- Pierce the squash shell several times with a fork and bake for about 45-55 minutes, or until the flesh is tender.
- Remove from the oven, and let cool for about 10 minutes. Then use a fork to pull the strands of squash and reserve.
- Heat 1 tablespoon of olive oil (or sunflower oil) in a large nonstick skillet over medium heat
- Slice the asparagus into 1-inch pieces and sauté them with leek (or garlic) and rosemary for one minute
- Stir in ricotta (or goat cheese) and squash
- Season with salt and pepper and sauté until hot and creamy
- Top with pine nuts (or sunflower seeds)
- serve with: Endive, Arugula and Apple Salad
For the dressing:
- Whisk together 1/4 cup apple cider vinegar,
- 1 teaspoon Dijon mustard, and
- 1/2 cup olive (or sunflower) oil.
- Season to taste with salt and pepper (low on salt during Kapha season)
- Mix 2-3 heads of Belgian endive, cut crosswise into 1/2-inch pieces,
- 1 cup arugula, and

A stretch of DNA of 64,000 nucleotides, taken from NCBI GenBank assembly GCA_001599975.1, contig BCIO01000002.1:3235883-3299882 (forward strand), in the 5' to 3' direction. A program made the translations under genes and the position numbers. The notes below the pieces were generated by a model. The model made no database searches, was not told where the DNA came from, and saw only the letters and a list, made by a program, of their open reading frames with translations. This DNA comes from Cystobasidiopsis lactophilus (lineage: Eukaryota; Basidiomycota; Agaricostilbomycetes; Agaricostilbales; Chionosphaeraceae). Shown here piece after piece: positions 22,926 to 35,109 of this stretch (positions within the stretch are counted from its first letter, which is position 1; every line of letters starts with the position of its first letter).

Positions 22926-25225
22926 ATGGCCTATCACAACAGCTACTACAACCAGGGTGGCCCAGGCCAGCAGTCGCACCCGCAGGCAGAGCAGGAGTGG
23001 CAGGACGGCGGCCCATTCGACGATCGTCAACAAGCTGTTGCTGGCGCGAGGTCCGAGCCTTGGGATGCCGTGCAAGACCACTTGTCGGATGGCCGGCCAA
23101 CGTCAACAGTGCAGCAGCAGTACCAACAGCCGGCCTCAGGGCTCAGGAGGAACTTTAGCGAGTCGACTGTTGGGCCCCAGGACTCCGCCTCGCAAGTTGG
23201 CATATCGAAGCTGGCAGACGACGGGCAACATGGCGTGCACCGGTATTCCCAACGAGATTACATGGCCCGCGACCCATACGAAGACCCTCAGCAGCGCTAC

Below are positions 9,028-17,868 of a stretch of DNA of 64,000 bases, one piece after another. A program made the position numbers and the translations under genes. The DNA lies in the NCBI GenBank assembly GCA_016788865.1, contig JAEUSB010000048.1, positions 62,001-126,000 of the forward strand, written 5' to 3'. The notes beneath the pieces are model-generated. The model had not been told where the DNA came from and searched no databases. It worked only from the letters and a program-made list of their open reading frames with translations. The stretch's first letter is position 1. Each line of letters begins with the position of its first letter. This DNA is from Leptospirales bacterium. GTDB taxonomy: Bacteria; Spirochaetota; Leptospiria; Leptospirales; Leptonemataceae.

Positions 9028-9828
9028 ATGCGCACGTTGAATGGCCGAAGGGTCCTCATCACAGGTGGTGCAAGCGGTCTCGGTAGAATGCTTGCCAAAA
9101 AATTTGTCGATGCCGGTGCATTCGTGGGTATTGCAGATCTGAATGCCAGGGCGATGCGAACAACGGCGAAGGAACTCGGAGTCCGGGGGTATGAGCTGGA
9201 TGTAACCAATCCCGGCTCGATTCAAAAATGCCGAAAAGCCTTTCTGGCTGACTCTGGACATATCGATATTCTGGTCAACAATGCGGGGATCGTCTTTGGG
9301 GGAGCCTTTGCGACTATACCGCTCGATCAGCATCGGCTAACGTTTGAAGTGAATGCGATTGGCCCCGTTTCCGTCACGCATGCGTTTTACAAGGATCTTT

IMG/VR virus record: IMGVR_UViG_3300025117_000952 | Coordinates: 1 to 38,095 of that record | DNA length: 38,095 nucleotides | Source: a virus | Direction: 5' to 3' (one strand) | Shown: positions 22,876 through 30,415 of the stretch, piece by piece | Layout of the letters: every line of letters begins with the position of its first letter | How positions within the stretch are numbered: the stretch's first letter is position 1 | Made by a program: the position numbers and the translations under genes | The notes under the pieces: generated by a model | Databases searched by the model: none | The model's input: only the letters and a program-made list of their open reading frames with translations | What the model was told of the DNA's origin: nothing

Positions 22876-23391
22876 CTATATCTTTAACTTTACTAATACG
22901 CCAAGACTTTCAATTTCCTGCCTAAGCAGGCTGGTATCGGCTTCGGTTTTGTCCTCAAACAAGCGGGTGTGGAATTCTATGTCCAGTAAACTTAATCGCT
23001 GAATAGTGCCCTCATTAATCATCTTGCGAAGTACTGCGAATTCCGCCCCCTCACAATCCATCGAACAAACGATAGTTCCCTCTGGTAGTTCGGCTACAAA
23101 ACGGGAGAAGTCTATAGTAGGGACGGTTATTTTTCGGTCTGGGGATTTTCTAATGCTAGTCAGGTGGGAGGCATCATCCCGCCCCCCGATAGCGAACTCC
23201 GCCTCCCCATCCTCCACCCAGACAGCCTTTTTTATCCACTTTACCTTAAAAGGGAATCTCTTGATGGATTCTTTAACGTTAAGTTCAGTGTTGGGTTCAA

- 1 apple, cored and thinly sliced
- Stir in the dressing and toss all ingredients together just before serving
- Share and enjoy!
This is one of my favourite soup recipes as it brings Vata dosha all it needs to be in peace. Easy to make, it will calm your body, your mind, and your environment. It has warming and grounding energy. It is a complete meal in itself, but you can also serve it with some fresh bread. It is very nutritious, delicious, and also vegan.
- 2 tablespoons of ghee or olive oil
- 1 sweet onion chopped
- 1 leek chopped
- 1 to 2 tablespoons finely chopped fresh ginger root
- 1 sweet potato or yam chopped in 1cm cubes
- 3 carrots chopped in 1cm cubes
- 1 rutabaga chopped in 1cm cubes
- 5-6 Roma tomatoes blanched and chopped
- 25-30 green beans chopped or 1 chopped broccoli
- 1 cup of split mung beans or green lentils, well rinsed
- Herbs: 1 teaspoon of each: freshly grounded fennel seeds, cumin seeds and coriander seeds
- 2 teaspoons of ground turmeric
- Salt and pepper to taste
- 2 liters of fresh filtered water
- Fresh cilantro leaves to taste
Sauté the onion and leek in the ghee (or olive oil) until golden, about 4-5 minutes, add the herbs and mix well. Add the lentils and the tomatoes, stir, and then add the vegetables: root veggies first, mix well, add half the water and bring to boil, cook for 5-10 minutes. Then add the beans or the broccoli florets and the rest of the water. Bring to boil again, then lower to simmer for 45 minutes. Season to taste with salt and pepper. Add fresh cilantro, serve and enjoy!